If you love the outdoors, the idea of being a park ranger — whether in a state or national park — may appeal to you. However, if you don't know anyone who works as a park ranger (and let's face it, how many people do?), it may be difficult to figure out how to become one.
What is a park ranger?
Before embarking on the journey to becoming a park ranger, you need to understand what the job entails. At the most fundamental level, a park ranger is someone whose work revolves around the conservation and responsible use of state or national park resources.
Therefore, park rangers usually:
- Work outdoors patrolling campgrounds, trails and surrounding areas.
- Are employed by federal (for national parks) or state (for state parks) governments.
- Conduct tours and answer questions from park guests.
- Participate in search-and-rescue missions.
- Ensure that visitors to their parks follow fire and safety codes.
- Initiate conservation efforts.
- Help fight fires.
- Enforce the law in their park.
Some park rangers whose jobs are more specialized (such as law-enforcement or cultural-education rangers) may have more limited scopes of responsibilities.
Park rangers are sometimes also called park wardens, park police or forest rangers.
1. Attend a four-year university and earn a bachelor's degree in a related field.
Those interested in becoming a park ranger generally need to have a four-year degree. A bachelor's degree in a field that's relevant to a career as a park ranger (such as biology, environmental sciences or forestry) is the most useful educational credential for those looking to become park rangers after college.
2. Work, intern or volunteer in the field during school.
While you're in school, you can take advantage of opportunities to work, intern or volunteer with the National Park Service (for national parks) or a local state park. If there's a particular park of interest to you, contact them directly to ask about opportunities and ways for you to get involved in the park's work.
3. Get — and stay — in shape.
As park rangers spend the vast majority of their time at work outside, they need to be physically fit. If you're already in shape, work to maintain your good physical condition. If you're not yet in shape, make it a goal to get into healthy, fit physical shape so you can cope with the stresses of the job.
4. Develop (or maintain) strong communication skills.
Due to the fact that public education is one of their main responsibilities, park rangers need to have strong communication skills. It would, after all, be difficult to lead tours or answer questions from park visitors if you weren't comfortable with public speaking or interacting with others.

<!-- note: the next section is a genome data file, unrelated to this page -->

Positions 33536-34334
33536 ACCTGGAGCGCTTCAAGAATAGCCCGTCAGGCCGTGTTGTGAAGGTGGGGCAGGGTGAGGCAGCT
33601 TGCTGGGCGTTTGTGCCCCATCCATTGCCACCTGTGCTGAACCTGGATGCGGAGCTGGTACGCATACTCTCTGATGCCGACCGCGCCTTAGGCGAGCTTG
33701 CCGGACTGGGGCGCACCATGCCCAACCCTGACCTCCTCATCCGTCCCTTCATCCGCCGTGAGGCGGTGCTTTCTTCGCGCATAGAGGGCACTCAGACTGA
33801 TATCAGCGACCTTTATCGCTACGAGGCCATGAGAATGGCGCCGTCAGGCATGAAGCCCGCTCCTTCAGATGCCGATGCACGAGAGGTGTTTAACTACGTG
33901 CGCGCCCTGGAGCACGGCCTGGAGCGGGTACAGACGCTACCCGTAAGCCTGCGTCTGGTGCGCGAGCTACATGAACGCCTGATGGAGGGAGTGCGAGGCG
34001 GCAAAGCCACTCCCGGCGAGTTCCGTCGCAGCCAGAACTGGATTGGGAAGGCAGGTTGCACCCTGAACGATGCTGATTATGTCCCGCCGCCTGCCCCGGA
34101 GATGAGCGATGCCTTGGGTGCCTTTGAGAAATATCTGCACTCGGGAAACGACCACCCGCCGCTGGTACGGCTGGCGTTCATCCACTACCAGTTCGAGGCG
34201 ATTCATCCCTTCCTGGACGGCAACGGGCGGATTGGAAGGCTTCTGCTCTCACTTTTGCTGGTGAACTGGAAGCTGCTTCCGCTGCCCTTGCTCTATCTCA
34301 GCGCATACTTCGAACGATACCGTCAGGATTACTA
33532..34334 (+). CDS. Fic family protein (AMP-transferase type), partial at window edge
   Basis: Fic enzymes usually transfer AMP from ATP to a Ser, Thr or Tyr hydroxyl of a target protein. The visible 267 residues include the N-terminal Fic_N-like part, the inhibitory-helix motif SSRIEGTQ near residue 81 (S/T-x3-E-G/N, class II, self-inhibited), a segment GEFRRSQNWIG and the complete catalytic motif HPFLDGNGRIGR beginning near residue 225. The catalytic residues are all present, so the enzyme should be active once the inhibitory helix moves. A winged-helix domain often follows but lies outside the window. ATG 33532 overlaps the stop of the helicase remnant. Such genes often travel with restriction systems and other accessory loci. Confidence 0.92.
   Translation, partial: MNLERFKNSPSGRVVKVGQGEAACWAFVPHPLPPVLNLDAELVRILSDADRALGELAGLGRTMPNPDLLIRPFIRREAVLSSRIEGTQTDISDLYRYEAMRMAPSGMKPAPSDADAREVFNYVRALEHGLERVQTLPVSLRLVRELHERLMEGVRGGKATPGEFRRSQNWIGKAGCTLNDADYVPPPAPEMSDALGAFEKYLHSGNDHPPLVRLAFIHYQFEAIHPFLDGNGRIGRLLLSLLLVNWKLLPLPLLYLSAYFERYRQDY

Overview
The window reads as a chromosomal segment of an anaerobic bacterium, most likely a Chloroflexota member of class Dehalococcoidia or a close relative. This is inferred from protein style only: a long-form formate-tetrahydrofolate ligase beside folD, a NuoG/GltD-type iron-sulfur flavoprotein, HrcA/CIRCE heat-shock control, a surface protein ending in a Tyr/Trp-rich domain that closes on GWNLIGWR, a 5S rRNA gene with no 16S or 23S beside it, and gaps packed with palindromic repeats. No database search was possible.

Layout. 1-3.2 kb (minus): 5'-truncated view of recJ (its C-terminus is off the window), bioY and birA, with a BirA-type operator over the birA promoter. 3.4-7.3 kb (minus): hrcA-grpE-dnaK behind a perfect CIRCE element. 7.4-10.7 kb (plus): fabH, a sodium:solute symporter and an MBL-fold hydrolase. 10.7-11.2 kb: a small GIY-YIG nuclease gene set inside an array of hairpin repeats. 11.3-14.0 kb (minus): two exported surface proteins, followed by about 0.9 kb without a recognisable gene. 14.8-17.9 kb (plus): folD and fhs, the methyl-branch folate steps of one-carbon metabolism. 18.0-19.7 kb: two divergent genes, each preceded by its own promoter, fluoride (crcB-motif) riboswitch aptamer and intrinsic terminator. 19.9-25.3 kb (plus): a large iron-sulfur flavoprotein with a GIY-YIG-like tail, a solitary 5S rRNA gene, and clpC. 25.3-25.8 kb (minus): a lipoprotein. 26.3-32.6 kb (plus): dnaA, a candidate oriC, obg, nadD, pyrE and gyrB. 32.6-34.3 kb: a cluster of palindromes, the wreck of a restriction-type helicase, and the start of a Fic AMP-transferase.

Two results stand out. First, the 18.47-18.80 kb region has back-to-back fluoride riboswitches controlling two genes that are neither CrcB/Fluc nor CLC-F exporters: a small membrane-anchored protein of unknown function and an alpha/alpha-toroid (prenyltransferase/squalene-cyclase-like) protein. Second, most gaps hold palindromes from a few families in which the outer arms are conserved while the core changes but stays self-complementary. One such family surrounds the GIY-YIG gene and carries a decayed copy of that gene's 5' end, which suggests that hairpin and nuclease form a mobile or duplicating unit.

5. If applying for a state position, check if additional training or educational requirements are needed.
In some states, those who want to become park rangers need to have further training beyond a bachelor's degree. If you're looking to become a state park ranger, it's a good idea to check whether this is the case in the state(s) you want to work in.
As a general rule, park rangers need to be able to relocate for a job.
7. Expect training as a park ranger cadet before becoming a full park ranger.
New park ranger recruits perform duties at the entry or training level. These duties are carried out under the supervision of higher-ranking park rangers, who ensure that the new cadets are taught properly. The training period often entails participation in:
- Basic law enforcement
- Visitor services
- Resource management training programs
completion of this training program is required to become a full park ranger.
8. Consider a master's degree.
While most park ranger jobs won't require a master's degree, having one can still help you advance in your career. It's worth investigating what — if any — particular degrees would be most beneficial.
How long does it take to become a park ranger?
Meeting the education, experience and training requirements to become a park ranger can take three to five years or longer.
How much money does a park ranger make?
ParkRangerEdu.org reports that park ranger salaries are highly variable. Some earn as little as $15/hour for seasonal work at small state parks, while others earn $80,000/year or more for supervisory positions at large state or national parks.
Salary ranges are affected by a number of factors, including:
- The park agency (federal or state)
- The park's size
- The scope of the specific job
- The park ranger position (e.g. cultural park ranger)
Park ranger pay is also affected by seasonality. During busy months, overtime
pay can be extensive, allowing them to earn significantly more in some months than they do in others.
Lorelei Yang is a New York-based consultant and freelance writer/researcher. Find her on Twitter and LinkedIn.